Along comes Dr. Alzheimer who treats a 50 year old woman with an unknown mental ailment with unusual symptoms – like lack of short term memory. She was in an insane asylum and died 5 years later with the good doctor taking notes and eventually performing the postmortem on her brain. He noted unusual details about her brain and felt that mycotoxins were inhibiting her neurotransmitters with amyloid plaque – ironically he found this by using coal tar dye on the tangles.
I think the woman was exposed to coal tar dye either through direct contact of touching the mycotoxins while working with textiles in a factory, or in the air that had been heavily polluted from the mass production of it since she was born.
Did she have a weakened immune system that allowed the fungi to intrude past the blood-brain barrier, or was it carried to her brain via hyphae from her lungs and sinus passages? Did she have a DNA marker? Or was her DNA mutated in reaction to living amongst the poisons? Do individuals with Down’s Syndrome automatically have a genetic weakness for hydrocarbons? What other everyday products do we use that was haphazardly produced during the 1800’s without regard for consequences? It wasn’t just Germany; France and Switzerland were big players as well. They were fast and loose with their patents and everybody stole from everybody else to make a buck.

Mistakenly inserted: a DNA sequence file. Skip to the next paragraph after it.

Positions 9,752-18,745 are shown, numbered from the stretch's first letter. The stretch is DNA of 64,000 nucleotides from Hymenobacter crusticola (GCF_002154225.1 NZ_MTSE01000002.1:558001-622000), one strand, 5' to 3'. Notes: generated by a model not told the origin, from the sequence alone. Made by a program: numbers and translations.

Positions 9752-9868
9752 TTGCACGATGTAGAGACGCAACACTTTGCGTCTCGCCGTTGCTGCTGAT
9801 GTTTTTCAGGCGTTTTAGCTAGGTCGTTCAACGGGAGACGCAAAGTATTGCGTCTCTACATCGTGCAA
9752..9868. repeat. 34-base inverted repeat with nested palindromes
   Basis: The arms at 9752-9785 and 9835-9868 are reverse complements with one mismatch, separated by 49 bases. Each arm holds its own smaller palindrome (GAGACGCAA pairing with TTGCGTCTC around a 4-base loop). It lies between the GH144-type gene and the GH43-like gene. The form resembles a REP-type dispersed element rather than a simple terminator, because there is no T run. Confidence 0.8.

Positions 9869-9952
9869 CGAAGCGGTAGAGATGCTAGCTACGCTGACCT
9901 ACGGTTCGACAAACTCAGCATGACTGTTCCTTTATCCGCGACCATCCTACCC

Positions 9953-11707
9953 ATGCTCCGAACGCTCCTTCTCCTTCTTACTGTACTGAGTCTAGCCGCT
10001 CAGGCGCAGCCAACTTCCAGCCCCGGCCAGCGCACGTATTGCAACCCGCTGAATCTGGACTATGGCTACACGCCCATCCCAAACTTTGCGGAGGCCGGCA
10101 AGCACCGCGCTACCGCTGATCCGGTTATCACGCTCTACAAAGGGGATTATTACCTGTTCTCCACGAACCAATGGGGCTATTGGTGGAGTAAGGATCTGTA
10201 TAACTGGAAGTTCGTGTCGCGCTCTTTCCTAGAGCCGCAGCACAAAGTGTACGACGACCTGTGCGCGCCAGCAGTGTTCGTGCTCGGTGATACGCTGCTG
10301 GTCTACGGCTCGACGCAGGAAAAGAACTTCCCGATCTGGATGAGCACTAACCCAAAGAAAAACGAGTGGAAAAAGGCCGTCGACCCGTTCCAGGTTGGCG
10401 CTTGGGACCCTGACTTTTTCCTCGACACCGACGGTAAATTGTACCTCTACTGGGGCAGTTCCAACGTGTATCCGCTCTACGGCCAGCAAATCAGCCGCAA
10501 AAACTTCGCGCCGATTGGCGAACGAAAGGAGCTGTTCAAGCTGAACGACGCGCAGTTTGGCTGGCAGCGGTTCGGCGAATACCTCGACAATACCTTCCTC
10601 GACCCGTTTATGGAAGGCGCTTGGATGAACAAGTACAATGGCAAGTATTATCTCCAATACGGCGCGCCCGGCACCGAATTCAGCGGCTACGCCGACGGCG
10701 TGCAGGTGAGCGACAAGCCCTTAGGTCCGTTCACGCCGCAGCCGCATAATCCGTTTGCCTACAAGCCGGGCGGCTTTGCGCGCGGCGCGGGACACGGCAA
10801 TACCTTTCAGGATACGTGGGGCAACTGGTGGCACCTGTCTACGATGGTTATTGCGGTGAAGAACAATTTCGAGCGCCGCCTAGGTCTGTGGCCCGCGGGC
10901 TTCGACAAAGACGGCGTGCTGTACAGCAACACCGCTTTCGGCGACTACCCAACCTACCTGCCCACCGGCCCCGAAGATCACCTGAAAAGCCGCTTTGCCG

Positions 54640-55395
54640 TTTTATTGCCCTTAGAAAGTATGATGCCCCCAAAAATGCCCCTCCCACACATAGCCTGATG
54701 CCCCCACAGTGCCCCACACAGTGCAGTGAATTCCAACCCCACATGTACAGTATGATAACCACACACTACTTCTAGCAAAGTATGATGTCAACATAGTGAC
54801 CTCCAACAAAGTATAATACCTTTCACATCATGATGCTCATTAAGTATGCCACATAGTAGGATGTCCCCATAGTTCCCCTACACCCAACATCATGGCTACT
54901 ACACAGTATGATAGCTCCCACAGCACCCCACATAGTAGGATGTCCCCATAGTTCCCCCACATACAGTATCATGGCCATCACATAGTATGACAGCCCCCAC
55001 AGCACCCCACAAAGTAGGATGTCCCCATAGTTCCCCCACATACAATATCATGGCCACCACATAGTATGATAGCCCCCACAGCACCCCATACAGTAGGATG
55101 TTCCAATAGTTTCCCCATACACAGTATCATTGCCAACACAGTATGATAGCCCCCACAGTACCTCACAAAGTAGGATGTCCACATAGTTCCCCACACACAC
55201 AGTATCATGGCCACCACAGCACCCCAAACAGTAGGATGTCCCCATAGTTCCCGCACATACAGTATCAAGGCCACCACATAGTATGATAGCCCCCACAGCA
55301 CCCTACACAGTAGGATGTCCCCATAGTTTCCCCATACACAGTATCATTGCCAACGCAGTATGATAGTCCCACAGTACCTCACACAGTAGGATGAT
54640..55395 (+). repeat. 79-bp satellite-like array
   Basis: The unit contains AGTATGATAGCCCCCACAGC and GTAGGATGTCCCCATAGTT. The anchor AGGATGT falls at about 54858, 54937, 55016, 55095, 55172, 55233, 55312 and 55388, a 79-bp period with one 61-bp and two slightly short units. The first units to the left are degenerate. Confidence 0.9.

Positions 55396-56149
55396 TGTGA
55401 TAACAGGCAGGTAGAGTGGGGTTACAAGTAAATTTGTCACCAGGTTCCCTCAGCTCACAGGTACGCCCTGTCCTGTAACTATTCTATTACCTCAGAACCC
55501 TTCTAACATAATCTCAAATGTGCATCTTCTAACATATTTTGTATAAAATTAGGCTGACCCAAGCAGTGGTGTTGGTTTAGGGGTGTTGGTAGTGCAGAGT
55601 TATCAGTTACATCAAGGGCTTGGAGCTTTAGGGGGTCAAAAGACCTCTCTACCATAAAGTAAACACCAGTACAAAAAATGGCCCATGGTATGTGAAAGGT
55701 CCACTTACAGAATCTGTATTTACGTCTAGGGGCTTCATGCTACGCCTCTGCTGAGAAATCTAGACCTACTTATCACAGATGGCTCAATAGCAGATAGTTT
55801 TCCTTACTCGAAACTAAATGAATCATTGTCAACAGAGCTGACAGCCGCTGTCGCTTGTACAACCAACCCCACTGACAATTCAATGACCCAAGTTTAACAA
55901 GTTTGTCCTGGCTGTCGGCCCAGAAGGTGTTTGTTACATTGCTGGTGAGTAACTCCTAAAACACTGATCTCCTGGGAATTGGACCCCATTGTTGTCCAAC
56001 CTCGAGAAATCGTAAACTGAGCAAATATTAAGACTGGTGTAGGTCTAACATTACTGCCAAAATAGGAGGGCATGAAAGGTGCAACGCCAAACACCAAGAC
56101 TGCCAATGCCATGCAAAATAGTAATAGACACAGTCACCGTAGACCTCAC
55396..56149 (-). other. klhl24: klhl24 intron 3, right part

From what I have gathered, the AD epidemic exploded onto the scene during her era and after her death. If stats were being collected then, we’d know if the wealthier people were more apt to contract or develop AD – the ones who could afford clothing, robes, flags and linens of all colors.
We do know that it was more prevalent in industrialized cities and countries. We do know the FDA has had to ban several coal tar colors from the American marketplace, and we know other countries ban more than we allow our own citizens to digest.
If the early pharma companies in Germany had a hand in creating this disease, would they be quick to point that out and tell us not to take their colorful medicines anymore?
New information tells us that a mold or mildew is found in AD brains, and there are mad scientists out there who, as we speak, are trying to propagate even more and newly created fungi into our world’s food supplies.
RandomThoughtsRus NOTES: no particular order
Scientists increase worldwide fungi http://www.pbs.org/wgbh/nova/next/nature/more-food-with-microbes/
toxic waste from coal tar dye discovery
Oct 15 2015 Scientific Report http://www.nature.com/articles/srep15015
Is introducing more fungi to underdeveloped regions a good idea?
Formerly Down Syndrome Research and Treatment Foundation (DSRTF) and Research Down Syndrome (RDS)